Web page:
Henry Eddy to Abraham Lincoln, 22 March 18491
Dear Sir,
Your friends here have been hoping to see you, on your return from Congress, but so long a time has elapsed since the adjournment, that we presume you must have passed in the night, or taken some other route home.2 There are several of us office seekers, (I must use the opprobrious term in connection with myself,) would like to know our prospects, and what competition may be in the field. I doubt not but "their name is legion." Did you lay my name before ^the^ proper Secy[Secretary] that I ^as one that^ would like to be register of the Land Office here, and that of my friend Norton, for Receiver? What chance for McCallan, who wanted to be Marshal for California? I presume he saw you, as he went on to witness the inauguration, but he has not yet returned.3
Will the president be inclined to remove either Mr Sloo or Mr Parish, if their terms should not expire till next winter, on very full and conclusive proof of their active partizanship?4 If so, we would be glad you would look into the "State Register" of the 21st of Aug.[August] 1846, where you will see the proceedings of two political meetings, in this county, where they both figure; ^in^ one, however, they are censured by a branch of their own party. You will ^also^ see them referred to, in the same paper, in no very complimentary terms, by Wm H. Stickney, Esq.[Esquire] in his letter to the editor, informing him of the result of the Election in this county.5
Lest you might not have named me, as an applicant for the Office of Register, when it becomes vacant, I took the liberty, a few days since, of doing it, direct, in a line to the Secy of the
<Page 2>
Home Department, in pursuance ^of^ a recent intimation from the President ^to that effect.^ Several of my friends here & hereabouts will urge my appointment with earnestness, but with what effect, of course remains to be seen.
Having had no means of making our wishes known at Washington, this last Session, except through you, makes us anxious to see or hear from you, confidentially, on these points, that we may profit by your suggestions if you can make any of use to us.6
With sentiments of esteem,
I remain your friend, &c.[etc]
Henry Eddy.Hon. Abm Lincoln,Springfield, Ill.
1Henry Eddy wrote and signed this letter.
2Abraham Lincoln was en route to Springfield, having left Washington, DC, on March 20. He would make his way home via St. Louis by railroad, steamer, and stagecoach, arriving in Springfield on March 31.
The Lincoln Log: A Daily Chronology of the Life of Abraham Lincoln, 20 March 1849, http://www.thelincolnlog.org/Results.aspx?type=CalendarDay&day=1849-03-20; 31 March 1849, http://www.thelincolnlog.org/Results.aspx?type=CalendarDay&day=1849-03-31.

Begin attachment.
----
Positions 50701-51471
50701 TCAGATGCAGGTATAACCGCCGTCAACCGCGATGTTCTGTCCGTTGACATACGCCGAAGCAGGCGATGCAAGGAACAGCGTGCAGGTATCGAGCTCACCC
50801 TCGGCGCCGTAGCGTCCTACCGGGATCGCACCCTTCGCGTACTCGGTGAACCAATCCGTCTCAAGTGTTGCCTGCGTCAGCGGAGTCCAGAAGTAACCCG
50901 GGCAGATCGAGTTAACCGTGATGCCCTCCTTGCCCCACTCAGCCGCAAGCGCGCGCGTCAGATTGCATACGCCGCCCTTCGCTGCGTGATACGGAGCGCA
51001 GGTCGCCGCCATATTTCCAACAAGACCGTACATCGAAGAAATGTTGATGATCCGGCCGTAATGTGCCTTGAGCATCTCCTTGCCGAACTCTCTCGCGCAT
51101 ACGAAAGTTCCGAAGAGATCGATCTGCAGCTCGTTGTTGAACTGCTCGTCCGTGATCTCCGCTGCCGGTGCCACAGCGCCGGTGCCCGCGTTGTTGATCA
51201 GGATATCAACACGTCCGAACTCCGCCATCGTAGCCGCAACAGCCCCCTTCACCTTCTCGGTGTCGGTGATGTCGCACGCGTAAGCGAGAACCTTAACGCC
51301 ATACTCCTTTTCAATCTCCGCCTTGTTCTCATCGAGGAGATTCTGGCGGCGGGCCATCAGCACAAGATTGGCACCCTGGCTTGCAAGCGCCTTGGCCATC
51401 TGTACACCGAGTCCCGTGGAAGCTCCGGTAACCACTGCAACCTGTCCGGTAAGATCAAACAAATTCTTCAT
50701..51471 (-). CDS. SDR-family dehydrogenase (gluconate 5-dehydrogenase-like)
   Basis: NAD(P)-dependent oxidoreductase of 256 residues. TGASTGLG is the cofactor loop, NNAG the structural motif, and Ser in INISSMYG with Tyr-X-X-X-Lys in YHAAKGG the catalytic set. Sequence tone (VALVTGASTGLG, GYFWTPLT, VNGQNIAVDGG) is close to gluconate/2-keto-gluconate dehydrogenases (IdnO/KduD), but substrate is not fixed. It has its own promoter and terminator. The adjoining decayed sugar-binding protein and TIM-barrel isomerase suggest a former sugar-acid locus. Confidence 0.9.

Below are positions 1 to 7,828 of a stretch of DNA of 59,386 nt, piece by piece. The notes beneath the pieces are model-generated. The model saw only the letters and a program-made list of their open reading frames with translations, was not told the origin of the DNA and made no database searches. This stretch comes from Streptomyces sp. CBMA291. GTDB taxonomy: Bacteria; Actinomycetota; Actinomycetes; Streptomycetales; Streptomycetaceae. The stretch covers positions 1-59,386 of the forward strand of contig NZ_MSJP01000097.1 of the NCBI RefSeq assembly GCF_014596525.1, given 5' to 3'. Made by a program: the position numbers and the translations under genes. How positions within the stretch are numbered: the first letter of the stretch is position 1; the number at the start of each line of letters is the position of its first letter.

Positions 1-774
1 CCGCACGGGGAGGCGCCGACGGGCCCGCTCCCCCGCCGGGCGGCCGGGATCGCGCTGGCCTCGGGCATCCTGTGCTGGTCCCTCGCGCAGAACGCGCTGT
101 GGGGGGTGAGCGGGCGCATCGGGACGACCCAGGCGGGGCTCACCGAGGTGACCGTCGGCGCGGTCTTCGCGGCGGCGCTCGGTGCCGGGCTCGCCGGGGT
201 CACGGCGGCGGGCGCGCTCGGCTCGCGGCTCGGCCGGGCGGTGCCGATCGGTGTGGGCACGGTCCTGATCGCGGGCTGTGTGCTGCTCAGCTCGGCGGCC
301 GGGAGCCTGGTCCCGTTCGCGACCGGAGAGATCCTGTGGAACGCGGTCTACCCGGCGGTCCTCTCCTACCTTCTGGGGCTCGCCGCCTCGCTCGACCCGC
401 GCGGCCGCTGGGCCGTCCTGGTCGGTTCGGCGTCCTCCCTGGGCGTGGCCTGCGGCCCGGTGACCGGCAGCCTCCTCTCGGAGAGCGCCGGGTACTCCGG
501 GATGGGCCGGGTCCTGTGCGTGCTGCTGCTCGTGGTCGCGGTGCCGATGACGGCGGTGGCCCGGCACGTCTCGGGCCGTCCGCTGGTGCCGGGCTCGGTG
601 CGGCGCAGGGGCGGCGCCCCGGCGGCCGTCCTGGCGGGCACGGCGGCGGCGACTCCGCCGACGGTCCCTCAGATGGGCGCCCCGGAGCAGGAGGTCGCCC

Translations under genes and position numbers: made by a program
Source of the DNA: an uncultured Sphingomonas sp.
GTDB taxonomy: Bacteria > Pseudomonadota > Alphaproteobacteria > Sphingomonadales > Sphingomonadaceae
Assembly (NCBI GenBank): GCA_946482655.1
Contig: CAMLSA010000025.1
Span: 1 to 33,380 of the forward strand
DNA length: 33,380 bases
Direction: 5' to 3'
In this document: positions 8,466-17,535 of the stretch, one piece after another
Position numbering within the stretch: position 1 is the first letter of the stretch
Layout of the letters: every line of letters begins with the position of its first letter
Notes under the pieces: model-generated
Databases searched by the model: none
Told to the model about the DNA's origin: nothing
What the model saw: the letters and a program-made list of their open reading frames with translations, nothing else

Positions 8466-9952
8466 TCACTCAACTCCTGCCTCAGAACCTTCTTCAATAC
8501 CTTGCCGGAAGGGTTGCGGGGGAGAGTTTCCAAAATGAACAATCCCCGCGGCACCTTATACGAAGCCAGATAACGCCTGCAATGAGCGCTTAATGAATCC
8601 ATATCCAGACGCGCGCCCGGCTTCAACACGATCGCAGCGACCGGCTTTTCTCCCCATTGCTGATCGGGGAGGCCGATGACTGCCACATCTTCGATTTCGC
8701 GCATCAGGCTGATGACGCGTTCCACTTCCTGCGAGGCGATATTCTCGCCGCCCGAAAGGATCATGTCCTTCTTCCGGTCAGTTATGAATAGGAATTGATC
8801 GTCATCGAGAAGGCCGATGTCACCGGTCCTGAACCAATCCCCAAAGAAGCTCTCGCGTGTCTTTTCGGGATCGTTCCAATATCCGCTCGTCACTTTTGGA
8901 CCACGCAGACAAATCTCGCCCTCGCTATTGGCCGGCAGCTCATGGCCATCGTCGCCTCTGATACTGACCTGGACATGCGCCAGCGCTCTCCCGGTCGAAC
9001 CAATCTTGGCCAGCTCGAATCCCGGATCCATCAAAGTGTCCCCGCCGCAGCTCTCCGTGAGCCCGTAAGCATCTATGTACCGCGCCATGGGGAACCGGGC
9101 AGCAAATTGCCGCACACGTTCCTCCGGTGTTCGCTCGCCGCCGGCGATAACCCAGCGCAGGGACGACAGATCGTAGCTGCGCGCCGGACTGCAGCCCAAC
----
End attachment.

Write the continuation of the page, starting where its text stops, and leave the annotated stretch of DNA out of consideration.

3Eddy addressed a letter to Abraham Lincoln the previous January urging the appointment of Andrew McCallen. In February, Lincoln received similar letters from Joseph T. Eccles, Samuel D. Marshall, and David M. Woodson.
4James C. Sloo was register and Braxton Parrish was receiver of the U.S. General Land Office in Shawneetown.
Register of all Officers and Agents, Civil, Military, and Naval, in the Service of the United States, on the Thirtieth September, 1847 (Washington, DC: J. & G. S. Gideon, 1847), 29, 31; Niles’ National Register (Philadelphia, PA), 6 June 1849, 1:1.
5Democrats in Gallatin County split into two warring factions in the summer of 1846. Disagreement over President James K. Polk’s policy on Oregon and dissatisfaction with the county convention system divided the party faithful. Relations became so strained that the regular and independent Democrats nominated separate slates of candidates in the state elections. William H. Stickney, an independent Democrat who won election to the Illinois House of Representatives, accused Sloo, in a letter to Charles H. Lanphier dated August 5, of using the editorial pages of the Shawneetown Gazette to slander him and target him for defeat. On August 11, the regular Democrats held a mass meeting and passed several resolutions opposing President Polk and his Oregon policy. The independent Democrats staged a mass meeting of their own, lauding the president and censuring Sloo and Parrish for trying to lead the party into condemning Polk. The meeting also passed a resolution accusing Sloo and Parrish of bringing the power of government patronage to bear against Stickney and other independent Democrat candidates.
Illinois State Register (Springfield), 21 August 1846, 1:5-6, 7; 3:2.
6Lincoln’s response, if he penned one, has not been located.
Eddy did not get the appointment; Lincoln and Edward D. Baker instead endorsed McCallen for the position of register. McCallen received the appointment and held the job from June 1849 to May 1853. John W. Norton received the appointment as receiver, holding that position from June 1849 to 1853.
Niles’ National Register (Philadelphia, PA), 6 June 1849, 1:1; Register of all Officers and Agents, Civil, Military, and Naval, in the Service of the United States, on the Thirtieth September, 1849 (Washington, DC: Gideon, 1849), 135, 137; Register of all Officers and Agents, Civil, Military, and Naval, in the Service of the United States, on the Thirtieth September, 1851 (Washington, DC: Gideon, 1851), 139, 141; Register of Officers and Agents, Civil, Military, and Naval, in the Service of the United States, on the Thirtieth September, 1853 (Washington, DC: Robert Armstrong, 1853), 138, 139; John W. Norton to Abraham Lincoln; Arthur Charles Cole, ed., The Constitutional Debates of 1847, vol. 14 of Collections of the Illinois State Historical Library, Constitutional Series (Springfield: Illinois State Historical Library, 1919), 2:969.

Autograph Letter Signed, 2 page(s), Abraham Lincoln Papers, Library of Congress (Washington, DC).